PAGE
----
A case of mistaken identity led to a rather surrealistic sequence of events last week, when the Chevra Kadisha burial society accidentally buried the wrong woman.
Shifra Dafna, an 80-year old Tel Aviv resident who died last week, was supposed to be laid to rest in Jerusalem shortly after her passing. However, the burial society mistakenly buried a different woman.
“We were supposed to bring my beloved aunt to burial last week in Jerusalem,” said Betty Lahat, Dafna’s niece. “Family members from across Israel came to pay their respects. We all made our way to the gravesite accompanied by Chevra Kadisha workers, who were rushing us throughout the whole funeral for some reason.
“At the gravesite, my uncle read the Kaddish and as we finished covering the grave with fresh dirt and placing flowers on top of it, we received a shocking call. The company claimed that another family had come to identify a body which turned out to be my aunt’s body, making it clear that they had buried the wrong woman,” exclaimed Lahat.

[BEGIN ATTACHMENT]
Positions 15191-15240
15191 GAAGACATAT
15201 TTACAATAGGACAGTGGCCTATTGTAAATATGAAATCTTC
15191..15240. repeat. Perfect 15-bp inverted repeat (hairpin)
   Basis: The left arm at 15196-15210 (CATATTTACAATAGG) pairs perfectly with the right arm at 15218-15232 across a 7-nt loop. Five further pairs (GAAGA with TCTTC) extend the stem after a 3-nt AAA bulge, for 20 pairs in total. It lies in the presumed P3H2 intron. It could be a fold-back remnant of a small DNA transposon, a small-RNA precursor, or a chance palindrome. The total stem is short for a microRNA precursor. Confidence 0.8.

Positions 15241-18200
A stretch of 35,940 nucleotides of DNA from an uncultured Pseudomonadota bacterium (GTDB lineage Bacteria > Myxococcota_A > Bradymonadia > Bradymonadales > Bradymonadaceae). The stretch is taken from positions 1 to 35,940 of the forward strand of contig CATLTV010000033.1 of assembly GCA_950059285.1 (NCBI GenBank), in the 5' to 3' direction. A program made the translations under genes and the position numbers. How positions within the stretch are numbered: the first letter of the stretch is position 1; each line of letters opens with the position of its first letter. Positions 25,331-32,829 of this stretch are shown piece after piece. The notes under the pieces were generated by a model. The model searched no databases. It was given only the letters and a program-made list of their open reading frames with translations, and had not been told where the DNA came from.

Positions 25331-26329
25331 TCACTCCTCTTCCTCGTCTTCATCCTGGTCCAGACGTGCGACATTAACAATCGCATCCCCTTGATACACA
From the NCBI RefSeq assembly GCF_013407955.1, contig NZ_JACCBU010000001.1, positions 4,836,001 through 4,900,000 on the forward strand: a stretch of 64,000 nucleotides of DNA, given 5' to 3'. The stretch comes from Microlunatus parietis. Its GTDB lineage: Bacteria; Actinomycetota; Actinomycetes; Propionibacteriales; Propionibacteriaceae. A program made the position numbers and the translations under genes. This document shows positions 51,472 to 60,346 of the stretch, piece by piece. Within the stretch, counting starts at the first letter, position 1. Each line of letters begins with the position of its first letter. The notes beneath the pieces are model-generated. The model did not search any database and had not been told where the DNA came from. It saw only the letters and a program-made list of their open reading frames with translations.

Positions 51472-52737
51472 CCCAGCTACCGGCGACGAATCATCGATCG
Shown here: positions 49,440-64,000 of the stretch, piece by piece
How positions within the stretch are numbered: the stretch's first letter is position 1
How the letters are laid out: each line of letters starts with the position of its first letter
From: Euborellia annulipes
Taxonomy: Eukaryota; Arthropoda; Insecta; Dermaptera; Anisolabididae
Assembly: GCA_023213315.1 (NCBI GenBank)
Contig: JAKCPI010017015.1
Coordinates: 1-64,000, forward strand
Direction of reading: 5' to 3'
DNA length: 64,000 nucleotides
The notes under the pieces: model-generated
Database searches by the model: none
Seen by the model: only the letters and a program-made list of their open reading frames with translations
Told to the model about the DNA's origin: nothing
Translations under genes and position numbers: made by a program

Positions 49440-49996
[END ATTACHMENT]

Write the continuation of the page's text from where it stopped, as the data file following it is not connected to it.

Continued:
“Later,” said Lahat, “several men from the burial society arrived and took the ‘wrong’ body out of the grave. We were in shock and couldn’t believe our eyes. They worked so quickly and wanted us to keep the whole thing very quiet,” she said.
According to Lahat, the ‘wrong’ body that was taken out of the fresh grave was placed on the side. Shortly thereafter, her aunt’s body was brought to the burial site.
“We had to reread the eulogies and the Kaddish. Family members were enraged by the situation. Two people even fainted at the sight of the ‘wrong’ body when taken out of the grave,” Lahat said.
“My aunt was sick during her final years. I couldn’t imagine she would suffer so much in her death,” she added.
Assistant Director General of the Sephardic Chevra Kadisha, Yossi Gil told Ynet that “this was an unfortunate mistake. The company holds a strict identification process. The deceased’s brother identified the woman but apparently he identified the wrong body. The identification process is even documented on video,” he said.
“We’re not shaking off our responsibility, and we will examine the unfortunate turn of events. We didn’t want to cause any harm and we’re full of remorse for the mistake,” Gil added.
According to Gil, there was no attempt to silence the family or cover up the mistake. “This kind of mistake has never happened before and we will see to it that it doesn’t happen again,” he said.
The Ministry of Religious Services did not comment on the matter.